The concentric citytext's casting of difference in terms of alienated and aberrant consciousness, dissenting and digressing on both social and aesthetic planes, may register as eccentricity. Eccentric creative consciousness is marked by the many contradictions inherent in being cast on the margins of paradoxically marginocentric geo-cultural sites. This chapter seeks to bring greater clarity to discrete urbane architectonics of modernist literature within a distended Western tradition. It traces eccentric anticipations of European modernisms and postmodernisms. The chapter examines the development of literal and literary landscapes underpinning paranoid schizophrenic constructions of eccentric consciousness in Nikolai Gogol's and Fyodor Dostoevsky's Petersburg tales and Joaquim Maria Machado de Assis's Rio narratives. It considers these works as critical and creative responses to urban/e European genres as well as earlier strains of Russian and Brazilian literary and artistic representation.
Modernist writers converge in St. Petersburg and Rio de Janeiro, Moscow and Sao Paulo, as in Paris, London, Lisbon, Prague, New York and other cities whose contours filter into their fictions. These cities concentrate publication venues, a reading public and the political and critical establishments that redefine modern literary production. Eccentric literature recalculates modernist time and place and structure, through the narrators who playfully and perversely cast themselves as deviants and their works as paradoxically authentic, authoritative and even ethical deviations. Cross-examining dynamics of urbane discourse and consciousness in discrete Russian and Brazilian contexts elucidates both eccentric derivations of European modernism and distinctly eccentric modes of modernist construction. Redesigned space and movement in these eccentrically circling narratives as alternative to and anticipation of the works of such concentric writers as Charles Pierre Baudelaire, Gustave Flaubert, Henry James and Thomas Stearns Eliot, examined by Georges Poulet.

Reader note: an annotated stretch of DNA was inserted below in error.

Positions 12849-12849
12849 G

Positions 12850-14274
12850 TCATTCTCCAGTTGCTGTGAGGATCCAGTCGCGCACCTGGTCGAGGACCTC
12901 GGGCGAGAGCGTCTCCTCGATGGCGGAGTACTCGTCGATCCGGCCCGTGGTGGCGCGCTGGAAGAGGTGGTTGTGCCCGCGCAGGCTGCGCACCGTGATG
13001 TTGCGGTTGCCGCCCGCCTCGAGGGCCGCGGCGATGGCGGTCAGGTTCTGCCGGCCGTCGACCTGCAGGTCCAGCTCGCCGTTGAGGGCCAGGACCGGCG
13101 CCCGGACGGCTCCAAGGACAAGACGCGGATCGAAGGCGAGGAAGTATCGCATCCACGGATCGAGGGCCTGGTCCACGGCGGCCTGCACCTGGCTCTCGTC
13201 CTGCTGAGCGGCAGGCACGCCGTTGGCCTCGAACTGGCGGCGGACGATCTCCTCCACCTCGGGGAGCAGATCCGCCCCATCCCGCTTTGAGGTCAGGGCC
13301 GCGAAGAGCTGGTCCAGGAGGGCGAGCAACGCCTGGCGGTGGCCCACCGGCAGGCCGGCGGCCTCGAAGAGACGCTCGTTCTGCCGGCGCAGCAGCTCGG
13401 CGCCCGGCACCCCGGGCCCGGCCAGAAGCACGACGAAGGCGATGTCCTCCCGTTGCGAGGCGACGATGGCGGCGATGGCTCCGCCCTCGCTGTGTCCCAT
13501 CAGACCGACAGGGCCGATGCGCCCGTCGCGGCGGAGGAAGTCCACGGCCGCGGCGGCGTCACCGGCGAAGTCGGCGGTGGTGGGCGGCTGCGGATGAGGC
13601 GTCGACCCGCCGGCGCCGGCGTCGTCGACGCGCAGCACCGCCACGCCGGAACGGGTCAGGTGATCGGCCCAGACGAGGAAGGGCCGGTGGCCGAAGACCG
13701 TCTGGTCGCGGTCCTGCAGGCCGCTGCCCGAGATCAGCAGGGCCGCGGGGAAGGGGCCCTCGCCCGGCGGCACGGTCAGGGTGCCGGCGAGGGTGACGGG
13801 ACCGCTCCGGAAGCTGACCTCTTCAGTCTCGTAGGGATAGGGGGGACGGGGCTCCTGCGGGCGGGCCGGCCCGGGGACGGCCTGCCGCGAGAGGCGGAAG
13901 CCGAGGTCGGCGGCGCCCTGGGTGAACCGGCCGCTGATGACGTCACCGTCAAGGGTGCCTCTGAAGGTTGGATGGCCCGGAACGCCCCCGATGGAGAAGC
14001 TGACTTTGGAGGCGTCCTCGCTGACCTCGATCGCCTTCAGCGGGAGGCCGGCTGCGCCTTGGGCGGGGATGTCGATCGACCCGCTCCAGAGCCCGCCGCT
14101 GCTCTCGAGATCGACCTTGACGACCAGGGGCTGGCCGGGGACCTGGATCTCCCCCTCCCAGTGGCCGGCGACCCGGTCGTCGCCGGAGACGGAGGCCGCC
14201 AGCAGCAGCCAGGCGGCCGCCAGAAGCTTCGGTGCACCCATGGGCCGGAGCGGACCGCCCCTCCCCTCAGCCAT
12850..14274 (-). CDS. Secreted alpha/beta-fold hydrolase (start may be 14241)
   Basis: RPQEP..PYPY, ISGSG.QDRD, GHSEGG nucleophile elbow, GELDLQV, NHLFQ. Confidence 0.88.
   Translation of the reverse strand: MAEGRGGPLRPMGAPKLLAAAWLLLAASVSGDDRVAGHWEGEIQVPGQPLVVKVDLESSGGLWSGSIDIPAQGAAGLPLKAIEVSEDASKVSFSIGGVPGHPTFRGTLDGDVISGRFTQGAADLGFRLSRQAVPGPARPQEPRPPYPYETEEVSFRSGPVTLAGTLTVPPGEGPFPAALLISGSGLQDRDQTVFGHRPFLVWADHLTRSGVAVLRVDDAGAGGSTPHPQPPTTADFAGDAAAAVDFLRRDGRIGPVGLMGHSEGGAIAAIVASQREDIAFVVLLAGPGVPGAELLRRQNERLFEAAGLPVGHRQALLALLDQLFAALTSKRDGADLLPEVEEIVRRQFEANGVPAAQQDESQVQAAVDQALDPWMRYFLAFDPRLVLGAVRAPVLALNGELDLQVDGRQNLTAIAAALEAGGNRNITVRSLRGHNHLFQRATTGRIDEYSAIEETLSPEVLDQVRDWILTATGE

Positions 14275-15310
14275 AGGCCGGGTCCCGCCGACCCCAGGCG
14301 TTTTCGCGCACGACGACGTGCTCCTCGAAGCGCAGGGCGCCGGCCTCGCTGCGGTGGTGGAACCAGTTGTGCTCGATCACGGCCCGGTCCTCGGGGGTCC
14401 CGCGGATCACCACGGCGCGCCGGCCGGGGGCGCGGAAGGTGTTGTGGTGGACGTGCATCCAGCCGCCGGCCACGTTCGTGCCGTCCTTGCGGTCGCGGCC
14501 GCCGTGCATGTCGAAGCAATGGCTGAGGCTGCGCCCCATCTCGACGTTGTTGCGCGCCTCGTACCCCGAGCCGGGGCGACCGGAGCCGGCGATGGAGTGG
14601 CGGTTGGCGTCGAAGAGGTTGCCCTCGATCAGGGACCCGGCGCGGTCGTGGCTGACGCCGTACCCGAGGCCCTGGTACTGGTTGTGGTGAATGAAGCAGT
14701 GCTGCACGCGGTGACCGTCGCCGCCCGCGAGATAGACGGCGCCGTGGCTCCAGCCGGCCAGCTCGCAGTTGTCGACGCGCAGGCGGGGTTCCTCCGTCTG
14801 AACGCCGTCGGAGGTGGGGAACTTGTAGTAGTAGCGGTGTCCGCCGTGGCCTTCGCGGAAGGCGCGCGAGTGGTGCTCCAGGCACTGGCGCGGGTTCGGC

Transpositions, translations and transformations of authority and authorship
Sharon Lubkemann Allen